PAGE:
As we all do our part to respond to the COVID-19 global pandemic, preparing your infrastructure for remote workers has become a top priority for organizations all around the world. However, many IT teams have come to realize that their infrastructure is not up to the task of 100% of their workforce working remotely.
What does your infrastructure look like?
Even if you’ve migrated to cloud computing for your basic office service and every user has a laptop computer, you may still encounter issues due to overtaxed, and under-provisioned, infrastructure. As you start preparing your infrastructure for remote workers, we suggest you examine the constraints of your infrastructure and add additional monitoring to prevent hitting unexpected capacity limits.
Where are your limits?
One key area where your team might hit maximum capacity is your VPN. Whether you’re working with Juniper, Cisco, or NordVPN, you’ll need to ensure you have enough capacity to keep your remote team working and productive.
Your VPN concentrators and firewalls have limits. Bandwidth constraints, licensed throughput limits and licensed connection counts can all become unexpected limits when we have so many remote workers. Knowing what those limits are ahead of time can save your team some pain and frustration.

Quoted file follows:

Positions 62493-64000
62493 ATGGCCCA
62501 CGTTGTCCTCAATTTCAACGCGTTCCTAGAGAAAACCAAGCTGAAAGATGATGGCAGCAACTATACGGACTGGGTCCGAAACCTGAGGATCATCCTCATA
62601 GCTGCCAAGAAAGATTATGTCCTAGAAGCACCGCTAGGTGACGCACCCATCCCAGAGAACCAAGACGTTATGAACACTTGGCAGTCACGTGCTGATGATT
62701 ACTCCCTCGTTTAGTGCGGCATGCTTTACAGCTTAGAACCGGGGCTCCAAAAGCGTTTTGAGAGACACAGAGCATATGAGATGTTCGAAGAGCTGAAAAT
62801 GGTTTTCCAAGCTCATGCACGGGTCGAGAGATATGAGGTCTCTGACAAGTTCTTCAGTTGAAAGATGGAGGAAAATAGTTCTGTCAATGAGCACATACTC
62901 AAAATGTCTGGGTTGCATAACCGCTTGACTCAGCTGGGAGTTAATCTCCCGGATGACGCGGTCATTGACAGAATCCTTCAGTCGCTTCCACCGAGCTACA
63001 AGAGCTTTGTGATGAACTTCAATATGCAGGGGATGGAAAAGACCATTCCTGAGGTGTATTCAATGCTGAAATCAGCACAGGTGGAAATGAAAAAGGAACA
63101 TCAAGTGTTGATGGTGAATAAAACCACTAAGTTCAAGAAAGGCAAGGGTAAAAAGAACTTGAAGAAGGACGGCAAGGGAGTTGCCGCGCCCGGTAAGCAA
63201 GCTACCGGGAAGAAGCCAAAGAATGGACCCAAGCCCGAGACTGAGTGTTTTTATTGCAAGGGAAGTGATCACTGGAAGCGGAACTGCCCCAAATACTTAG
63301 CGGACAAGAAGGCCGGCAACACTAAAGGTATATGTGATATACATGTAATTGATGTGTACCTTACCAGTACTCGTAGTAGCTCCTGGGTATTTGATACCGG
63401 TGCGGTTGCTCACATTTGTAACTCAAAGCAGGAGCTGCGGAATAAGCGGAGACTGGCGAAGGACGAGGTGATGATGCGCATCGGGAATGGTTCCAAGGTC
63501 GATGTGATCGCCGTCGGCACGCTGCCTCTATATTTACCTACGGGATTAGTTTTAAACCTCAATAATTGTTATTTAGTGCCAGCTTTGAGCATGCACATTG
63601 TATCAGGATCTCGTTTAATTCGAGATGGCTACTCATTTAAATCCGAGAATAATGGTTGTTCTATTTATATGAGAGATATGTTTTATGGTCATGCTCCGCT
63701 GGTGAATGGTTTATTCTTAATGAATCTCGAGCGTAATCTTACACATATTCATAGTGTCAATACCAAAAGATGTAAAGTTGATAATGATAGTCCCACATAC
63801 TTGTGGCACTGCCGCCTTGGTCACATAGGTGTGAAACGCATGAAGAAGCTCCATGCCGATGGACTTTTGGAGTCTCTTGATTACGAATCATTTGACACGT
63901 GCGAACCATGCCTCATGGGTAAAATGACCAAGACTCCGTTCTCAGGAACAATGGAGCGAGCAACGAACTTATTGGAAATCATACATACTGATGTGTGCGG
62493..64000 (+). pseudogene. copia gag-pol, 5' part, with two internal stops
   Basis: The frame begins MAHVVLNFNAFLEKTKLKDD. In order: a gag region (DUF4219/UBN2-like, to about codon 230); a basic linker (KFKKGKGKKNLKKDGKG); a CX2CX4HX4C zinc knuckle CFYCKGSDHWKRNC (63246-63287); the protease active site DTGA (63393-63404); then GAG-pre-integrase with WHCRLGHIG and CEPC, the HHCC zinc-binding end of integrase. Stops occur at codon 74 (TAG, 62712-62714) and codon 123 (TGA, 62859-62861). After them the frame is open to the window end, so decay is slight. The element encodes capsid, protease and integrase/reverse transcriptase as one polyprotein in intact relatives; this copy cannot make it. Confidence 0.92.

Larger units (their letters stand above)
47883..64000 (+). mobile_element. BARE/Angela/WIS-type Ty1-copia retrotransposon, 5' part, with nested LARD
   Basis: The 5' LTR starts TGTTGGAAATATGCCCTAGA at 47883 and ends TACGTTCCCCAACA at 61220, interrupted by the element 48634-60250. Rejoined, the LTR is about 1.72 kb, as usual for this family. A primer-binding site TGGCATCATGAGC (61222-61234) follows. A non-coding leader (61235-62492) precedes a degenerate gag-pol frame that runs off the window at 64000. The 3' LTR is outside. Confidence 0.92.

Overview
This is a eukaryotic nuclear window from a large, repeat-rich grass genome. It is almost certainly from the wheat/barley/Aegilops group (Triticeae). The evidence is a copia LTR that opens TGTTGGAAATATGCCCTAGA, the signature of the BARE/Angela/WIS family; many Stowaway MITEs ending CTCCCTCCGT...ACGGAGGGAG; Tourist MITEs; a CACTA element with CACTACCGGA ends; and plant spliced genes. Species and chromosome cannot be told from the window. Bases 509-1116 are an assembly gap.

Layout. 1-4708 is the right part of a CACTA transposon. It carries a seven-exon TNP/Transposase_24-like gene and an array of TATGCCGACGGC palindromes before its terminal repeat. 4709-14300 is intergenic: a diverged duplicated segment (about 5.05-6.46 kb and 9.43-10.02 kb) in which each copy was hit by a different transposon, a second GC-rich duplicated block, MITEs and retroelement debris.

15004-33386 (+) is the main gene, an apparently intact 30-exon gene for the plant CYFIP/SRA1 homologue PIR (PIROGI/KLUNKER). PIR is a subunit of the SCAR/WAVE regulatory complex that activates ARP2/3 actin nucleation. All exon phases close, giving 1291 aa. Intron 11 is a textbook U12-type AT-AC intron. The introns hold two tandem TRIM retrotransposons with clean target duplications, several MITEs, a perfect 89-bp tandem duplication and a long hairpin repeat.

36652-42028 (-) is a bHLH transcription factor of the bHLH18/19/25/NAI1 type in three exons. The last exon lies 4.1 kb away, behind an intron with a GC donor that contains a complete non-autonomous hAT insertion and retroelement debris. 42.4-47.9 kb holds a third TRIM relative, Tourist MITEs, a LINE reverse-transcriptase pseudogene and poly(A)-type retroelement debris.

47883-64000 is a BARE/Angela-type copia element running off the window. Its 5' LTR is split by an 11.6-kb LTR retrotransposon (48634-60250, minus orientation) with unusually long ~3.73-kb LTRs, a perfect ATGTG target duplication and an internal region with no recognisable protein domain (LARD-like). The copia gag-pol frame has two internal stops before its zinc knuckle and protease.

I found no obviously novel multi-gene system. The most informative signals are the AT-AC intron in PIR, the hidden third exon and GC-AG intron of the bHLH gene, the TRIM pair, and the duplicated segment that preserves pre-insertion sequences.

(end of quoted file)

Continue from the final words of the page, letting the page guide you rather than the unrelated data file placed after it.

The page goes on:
Determining your VPN utilization limits:
Are your limits technical?
Once you know your VPN system limits, consider what those limits are, and what they mean for capacity planning. Is it licensed for all the concurrent users you expect?
You can graph this utilization using an SNMP metric to track trends and set up alerts so you will know if you’re approaching your limit. The same is true for throughput caps, as some vendors limit the throughput on the device. You can graph the data flowing through your device to know if you are likely to need an upgrade.
Are your limits policy and procedural?
Next, what is your VPN policy? If your VPN policy forces all Internet traffic from your remote users through the VPN you may hit bandwidth limits on your internet links. The alternative allows for a split tunnel in which only traffic destined for your internal infrastructure is routed via the VPN. You may have security policy or regulatory requirements to route all traffic via the VPN. You’ll need to account for this, and choose the procedure which works best for your organization.
You need to consider your monitoring infrastructure as well. Are you prepared for all the user traffic for remote workers to traverse this part of your network? What happens on Patch Tuesday when all of your remote worker’s laptops attempt to run their updates?
How do you better prepare for this?
If you are monitoring VPN utilization and bandwidth you will be better prepared to answer these questions and make the changes needed to keep your users remote working time productive. Having a set policy and guidelines for your remote workers to follow can also help prevent running into issues with unexpected VPN capacity limits.